County Council

Photo by Cheri Shelhart

Council President Rein Bontreger reads the 2020 budget numbers during council meeting Sept. 17 before the full board approved it.

RENSSELAER — After several meetings with county department heads and entities involved in the annual process of creating a budget for the next year, the Jasper County Council approved the budget for the county at Tuesday night’s meeting. The budget for all county operations totals over $10 million with no changes in tax rates. Council President Rein Bontreger read the numbers for all in attendance before the board voted to accept the budget as proposed. The next step will be approval from the Dept. of Local Government Finance (DLGF).

The county council is required to review the budgets for several other government agencies including the Rensselaer Central School Corporation. Corporation Curtis Craig said due to the school board being an appointed board, the council must review the budget before it goes down state for approval. He explained a 2% increase the corporation received will be going back to the state after the second count day, which determines how much the school district will receive based on the number of students it has on that particular day.

However, he said, they were able to give their teachers a 2 to 2.5% raise. He said they have no expectations for using their rainy day fund and they used the 3.5% growth quotient as directed to apply the numbers to the 2020 budget.

The school corp will need to replace the 40-year old chiller at the middle school. When it was inspected, the decision was made to replace the whole system so it would all be updated. He said they discovered the fresh air ducts were completely blocked and have been opened up so it should be more comfortable in the school this year.

After replacing the chiller at the high school, there will be no large expenditures in the future for the schools.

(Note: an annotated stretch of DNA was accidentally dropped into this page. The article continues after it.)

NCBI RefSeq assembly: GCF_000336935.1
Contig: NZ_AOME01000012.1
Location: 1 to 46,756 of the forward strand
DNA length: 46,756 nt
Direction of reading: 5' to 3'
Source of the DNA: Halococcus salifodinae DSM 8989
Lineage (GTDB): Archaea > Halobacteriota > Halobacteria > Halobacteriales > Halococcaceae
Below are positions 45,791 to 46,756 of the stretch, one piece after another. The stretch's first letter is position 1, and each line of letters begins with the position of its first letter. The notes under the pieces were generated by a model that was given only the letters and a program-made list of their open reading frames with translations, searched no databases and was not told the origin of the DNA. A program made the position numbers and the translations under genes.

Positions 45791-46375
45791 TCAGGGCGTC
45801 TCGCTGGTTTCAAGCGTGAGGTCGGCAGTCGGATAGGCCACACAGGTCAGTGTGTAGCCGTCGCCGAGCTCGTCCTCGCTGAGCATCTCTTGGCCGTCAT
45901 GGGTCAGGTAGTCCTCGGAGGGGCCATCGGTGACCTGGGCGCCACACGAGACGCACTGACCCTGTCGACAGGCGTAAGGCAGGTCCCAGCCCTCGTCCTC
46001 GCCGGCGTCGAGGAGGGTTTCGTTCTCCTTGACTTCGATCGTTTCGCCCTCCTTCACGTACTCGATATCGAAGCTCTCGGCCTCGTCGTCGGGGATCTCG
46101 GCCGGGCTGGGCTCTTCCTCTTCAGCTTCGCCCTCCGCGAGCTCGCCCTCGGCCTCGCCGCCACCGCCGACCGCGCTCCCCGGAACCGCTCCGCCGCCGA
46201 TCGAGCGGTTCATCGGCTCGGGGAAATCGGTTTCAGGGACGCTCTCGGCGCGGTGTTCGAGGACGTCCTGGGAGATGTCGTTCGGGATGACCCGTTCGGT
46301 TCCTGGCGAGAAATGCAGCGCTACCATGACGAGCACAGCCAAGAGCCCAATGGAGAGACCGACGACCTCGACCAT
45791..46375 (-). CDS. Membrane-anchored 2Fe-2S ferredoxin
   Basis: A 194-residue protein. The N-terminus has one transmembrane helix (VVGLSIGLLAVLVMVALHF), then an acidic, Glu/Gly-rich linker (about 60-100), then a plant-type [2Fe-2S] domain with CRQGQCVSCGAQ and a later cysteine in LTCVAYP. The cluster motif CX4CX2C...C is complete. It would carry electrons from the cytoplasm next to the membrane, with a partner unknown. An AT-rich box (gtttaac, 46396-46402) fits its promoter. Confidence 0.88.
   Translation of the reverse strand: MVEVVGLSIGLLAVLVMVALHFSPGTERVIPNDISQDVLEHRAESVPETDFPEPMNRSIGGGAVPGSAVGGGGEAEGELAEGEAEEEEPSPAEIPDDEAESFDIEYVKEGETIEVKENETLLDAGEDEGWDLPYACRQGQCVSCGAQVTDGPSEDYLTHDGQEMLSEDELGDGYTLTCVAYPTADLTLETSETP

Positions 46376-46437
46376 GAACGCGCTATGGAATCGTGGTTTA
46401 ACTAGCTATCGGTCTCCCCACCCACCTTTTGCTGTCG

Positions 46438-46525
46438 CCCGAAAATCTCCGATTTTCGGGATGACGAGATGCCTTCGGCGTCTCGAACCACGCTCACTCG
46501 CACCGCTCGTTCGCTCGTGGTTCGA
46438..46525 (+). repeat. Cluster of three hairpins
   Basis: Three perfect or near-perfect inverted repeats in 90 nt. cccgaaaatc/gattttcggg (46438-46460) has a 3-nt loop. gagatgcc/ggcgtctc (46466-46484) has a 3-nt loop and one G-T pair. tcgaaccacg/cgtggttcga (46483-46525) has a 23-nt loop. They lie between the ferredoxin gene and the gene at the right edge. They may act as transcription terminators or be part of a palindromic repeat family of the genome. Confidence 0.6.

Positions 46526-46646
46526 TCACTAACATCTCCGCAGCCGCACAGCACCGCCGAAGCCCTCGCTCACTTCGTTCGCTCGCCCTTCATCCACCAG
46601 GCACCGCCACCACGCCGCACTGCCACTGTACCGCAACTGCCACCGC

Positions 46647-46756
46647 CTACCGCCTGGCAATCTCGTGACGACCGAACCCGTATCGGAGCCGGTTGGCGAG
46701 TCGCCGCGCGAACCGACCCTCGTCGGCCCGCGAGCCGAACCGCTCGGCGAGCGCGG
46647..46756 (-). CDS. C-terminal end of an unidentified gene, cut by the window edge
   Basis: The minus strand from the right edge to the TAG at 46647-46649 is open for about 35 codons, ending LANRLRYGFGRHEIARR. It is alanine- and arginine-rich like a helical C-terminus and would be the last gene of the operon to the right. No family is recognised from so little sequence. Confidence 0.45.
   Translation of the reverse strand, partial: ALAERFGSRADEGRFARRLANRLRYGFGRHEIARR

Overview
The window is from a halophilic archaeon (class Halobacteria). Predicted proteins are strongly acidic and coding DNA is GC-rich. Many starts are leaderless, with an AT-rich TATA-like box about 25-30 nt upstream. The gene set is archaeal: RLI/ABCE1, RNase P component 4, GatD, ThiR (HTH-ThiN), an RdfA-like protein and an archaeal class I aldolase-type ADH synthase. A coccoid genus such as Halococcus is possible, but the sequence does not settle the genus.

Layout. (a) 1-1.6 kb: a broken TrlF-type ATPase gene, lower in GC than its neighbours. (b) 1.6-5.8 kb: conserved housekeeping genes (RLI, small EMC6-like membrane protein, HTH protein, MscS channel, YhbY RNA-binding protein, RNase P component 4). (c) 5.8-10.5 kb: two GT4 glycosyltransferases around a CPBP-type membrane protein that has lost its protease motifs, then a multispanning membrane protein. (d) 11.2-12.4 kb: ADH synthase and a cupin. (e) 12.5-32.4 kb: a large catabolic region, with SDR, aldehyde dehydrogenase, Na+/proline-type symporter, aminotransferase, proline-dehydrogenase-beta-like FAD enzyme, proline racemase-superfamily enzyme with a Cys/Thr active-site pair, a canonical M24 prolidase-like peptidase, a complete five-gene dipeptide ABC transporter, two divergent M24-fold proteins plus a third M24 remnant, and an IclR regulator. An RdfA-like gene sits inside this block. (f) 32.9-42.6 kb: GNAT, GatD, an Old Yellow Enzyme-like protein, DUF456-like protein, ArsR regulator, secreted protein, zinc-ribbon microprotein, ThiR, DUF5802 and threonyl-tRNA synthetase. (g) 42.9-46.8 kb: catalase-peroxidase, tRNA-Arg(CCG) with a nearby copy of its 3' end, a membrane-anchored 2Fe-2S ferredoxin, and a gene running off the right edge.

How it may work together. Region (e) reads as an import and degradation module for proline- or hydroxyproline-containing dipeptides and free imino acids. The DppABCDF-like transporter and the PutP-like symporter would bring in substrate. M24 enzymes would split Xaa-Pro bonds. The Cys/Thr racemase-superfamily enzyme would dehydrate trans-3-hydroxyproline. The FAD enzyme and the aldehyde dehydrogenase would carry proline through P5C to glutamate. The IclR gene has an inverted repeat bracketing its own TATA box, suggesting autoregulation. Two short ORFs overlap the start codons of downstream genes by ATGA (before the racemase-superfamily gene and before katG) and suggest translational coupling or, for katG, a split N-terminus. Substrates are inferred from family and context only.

Craig was asked about enrollment. He said he expects the numbers to be down between 10 – 15 students this year. “It’s been a fairly steady decline,” he said, except for last year, when the numbers went up slightly. He said it is mainly due to smaller families and bigger farms. There are 150 in the freshman class this year and they aren’t predicting any drastic changes in population in the future either.

The Jasper County Airport Authority was next, with FBO Ray Seif giving the council some information about a flight school coming next year, and changes to the an 80-year old hanger that needs to be replaced. He said they are working on preserving the runway pavement to extend the life of the airport infrastructure.

Councilman Andy Andree asked if the airport would have to be fenced in at some point, but Seif said the FAA does not require it, but they do “highly recommend” having a fence around the airport property. He explained that the fencing required is costly and has to also have barbed wire at the top to prevent wildlife from jumping over it. “If we get federal funds, then we’ll do it, otherwise it will be a few years,” he said.

The Northwest Indiana Solid Waste District receives its funding from landfill tipping fees in Newton and White Counties. Mindy Gleason took over the job of director after Carol Stradling retired, and she is also the educator as well. With the shift from two positions to one, the budget for the district fell about $24,000. She said she believes she can do both without too many issues.

The last agency to review, the Iroquois River Conservancy, was rescheduled for Monday, Sept. 23, due to scheduling conflicts. Four of the seven board members pledged to be there to hear what the conservancy had to say.

The county council asks each of these agencies to keep their budgets within the growth quotient as dictated by the state each year.